Need for Change in Observational Accuracy

In 1562, after three years in Copenhagen, Brahe left for the University of Leipzig, in Germany, with a personal tutor named Anders Sorensen Vedel (who later became a famous Danish historian). At Leipzig, Brahe continued his classical studies under the directions of his tutor. When Vedel was not around, however, he remained faithful to his study of astronomy. As time passed and he became more familiar with the heavens, Brahe was able to locate and name all the constellations. He began to keep track of the movements of the planets. Upon comparing his data with that of Ptolemy, whose predictions were sometimes off by as much as a month, and Copernicus, whose predictions could be off by days, Brahe realized that there was still a tremendous amount of work to be done in terms of accurate predictions.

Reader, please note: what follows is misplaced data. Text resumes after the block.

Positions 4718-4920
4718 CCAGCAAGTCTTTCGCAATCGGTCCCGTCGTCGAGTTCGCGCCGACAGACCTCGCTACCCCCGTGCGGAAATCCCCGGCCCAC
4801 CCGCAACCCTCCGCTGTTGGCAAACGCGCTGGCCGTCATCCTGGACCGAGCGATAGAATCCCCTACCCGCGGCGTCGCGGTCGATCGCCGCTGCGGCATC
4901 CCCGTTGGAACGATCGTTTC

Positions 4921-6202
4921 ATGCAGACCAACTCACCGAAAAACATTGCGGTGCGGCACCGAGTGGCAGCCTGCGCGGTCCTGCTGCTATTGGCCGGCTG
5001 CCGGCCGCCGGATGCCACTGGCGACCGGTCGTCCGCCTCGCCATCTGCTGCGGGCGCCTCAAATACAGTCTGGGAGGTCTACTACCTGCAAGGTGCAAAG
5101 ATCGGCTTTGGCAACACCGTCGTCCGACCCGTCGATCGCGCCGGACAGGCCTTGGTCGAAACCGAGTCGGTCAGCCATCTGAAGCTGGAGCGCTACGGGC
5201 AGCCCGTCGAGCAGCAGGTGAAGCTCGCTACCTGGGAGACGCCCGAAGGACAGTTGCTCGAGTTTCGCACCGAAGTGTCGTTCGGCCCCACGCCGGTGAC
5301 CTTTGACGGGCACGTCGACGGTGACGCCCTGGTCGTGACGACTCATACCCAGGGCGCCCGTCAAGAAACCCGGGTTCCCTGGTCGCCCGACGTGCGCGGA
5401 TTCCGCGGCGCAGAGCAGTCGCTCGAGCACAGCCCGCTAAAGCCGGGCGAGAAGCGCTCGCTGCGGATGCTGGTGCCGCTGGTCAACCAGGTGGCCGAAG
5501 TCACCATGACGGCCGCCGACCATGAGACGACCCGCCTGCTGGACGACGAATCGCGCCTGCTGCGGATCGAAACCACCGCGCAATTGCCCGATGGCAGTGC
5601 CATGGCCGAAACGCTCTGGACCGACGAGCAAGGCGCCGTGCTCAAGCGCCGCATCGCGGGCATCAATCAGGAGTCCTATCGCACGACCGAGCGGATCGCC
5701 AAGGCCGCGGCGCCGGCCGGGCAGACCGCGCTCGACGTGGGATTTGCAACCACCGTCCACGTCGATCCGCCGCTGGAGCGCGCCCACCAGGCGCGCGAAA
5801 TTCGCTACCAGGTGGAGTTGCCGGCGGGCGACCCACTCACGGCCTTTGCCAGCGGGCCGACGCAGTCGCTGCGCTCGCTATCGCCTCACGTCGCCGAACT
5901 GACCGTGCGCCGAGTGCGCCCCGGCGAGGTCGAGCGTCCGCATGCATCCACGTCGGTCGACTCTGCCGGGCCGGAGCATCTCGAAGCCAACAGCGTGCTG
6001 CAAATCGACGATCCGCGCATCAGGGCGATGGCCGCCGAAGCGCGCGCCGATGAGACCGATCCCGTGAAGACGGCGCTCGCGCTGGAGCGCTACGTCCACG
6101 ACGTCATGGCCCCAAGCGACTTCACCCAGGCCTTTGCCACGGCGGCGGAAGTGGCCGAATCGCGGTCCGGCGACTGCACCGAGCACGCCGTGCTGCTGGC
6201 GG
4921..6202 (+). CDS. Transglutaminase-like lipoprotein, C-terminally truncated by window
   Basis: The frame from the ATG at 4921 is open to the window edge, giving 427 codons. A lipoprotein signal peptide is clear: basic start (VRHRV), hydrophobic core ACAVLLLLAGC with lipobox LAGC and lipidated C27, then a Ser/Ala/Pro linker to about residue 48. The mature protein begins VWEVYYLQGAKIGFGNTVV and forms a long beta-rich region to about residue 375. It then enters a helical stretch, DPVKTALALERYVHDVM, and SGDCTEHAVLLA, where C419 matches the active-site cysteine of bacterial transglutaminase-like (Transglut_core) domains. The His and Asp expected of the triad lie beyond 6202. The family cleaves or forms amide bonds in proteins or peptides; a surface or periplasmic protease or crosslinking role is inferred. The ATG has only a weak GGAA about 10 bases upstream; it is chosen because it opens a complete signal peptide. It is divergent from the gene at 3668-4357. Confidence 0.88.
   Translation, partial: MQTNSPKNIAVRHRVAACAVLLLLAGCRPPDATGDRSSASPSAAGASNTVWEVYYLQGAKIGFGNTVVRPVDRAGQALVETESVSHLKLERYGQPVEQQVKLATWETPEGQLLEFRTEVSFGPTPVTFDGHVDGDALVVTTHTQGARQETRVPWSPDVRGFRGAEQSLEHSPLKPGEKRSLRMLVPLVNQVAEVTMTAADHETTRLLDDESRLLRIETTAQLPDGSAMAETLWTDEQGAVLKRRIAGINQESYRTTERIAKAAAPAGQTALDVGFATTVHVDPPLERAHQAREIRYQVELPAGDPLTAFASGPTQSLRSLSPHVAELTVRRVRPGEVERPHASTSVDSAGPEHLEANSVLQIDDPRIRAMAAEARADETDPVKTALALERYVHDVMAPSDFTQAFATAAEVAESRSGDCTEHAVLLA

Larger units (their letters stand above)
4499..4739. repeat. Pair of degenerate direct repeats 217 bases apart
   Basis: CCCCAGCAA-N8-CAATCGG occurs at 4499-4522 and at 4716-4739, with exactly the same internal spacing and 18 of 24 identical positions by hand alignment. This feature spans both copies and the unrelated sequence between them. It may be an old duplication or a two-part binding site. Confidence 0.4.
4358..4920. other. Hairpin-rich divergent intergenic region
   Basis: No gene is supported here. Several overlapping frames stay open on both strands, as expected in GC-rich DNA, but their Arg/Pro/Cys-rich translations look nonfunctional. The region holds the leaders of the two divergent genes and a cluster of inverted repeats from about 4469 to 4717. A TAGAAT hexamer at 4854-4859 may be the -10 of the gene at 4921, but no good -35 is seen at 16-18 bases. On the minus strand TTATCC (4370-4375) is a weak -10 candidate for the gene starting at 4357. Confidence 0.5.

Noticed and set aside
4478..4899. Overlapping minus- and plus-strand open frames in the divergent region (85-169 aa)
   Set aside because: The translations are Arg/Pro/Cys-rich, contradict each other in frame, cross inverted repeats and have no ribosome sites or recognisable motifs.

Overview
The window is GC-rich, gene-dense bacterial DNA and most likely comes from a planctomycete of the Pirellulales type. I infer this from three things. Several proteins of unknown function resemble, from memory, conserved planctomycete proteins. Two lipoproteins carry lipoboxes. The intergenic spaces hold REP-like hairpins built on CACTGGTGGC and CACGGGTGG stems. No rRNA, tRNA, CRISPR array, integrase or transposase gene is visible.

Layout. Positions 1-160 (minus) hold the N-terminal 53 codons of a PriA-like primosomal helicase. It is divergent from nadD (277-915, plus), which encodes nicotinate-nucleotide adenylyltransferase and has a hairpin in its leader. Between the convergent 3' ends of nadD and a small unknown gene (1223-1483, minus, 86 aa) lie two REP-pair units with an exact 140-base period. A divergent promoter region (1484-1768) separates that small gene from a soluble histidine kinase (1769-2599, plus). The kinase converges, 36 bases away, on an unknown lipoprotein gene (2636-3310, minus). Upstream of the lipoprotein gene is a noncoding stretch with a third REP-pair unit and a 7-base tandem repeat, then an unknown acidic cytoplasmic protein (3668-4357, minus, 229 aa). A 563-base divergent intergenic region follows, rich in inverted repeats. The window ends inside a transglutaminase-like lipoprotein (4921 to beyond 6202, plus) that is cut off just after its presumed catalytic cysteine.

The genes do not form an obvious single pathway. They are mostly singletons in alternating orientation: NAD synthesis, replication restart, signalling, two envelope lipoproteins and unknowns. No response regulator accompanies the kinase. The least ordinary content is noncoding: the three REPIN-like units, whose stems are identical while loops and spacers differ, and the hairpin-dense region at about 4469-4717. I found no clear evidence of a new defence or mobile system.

No longer willing to keep his love of astronomy secret, he decided to take a first step away from the education that had been chosen for him. Brahe did this by enrolling in an astrology course. It was not long before he began to formulate horoscopes for important men. He also began a notebook on celestial observations, the first of what would become many of his observation logs. His goal was to work out the most accurate planetary predictions that had ever been. He began this first log in late summer 1563.

His studies in law began to suffer as his interest in a life dedicated to the study of astronomy surfaced. His tutor tried to keep the now 17-year-old boy on task, but it was of no use. Brahe was headstrong, and astronomy was in his blood. Finally, the tutor gave up, saying Brahe was a hopeless case; yet despite this rift, they remained friends their whole lives.

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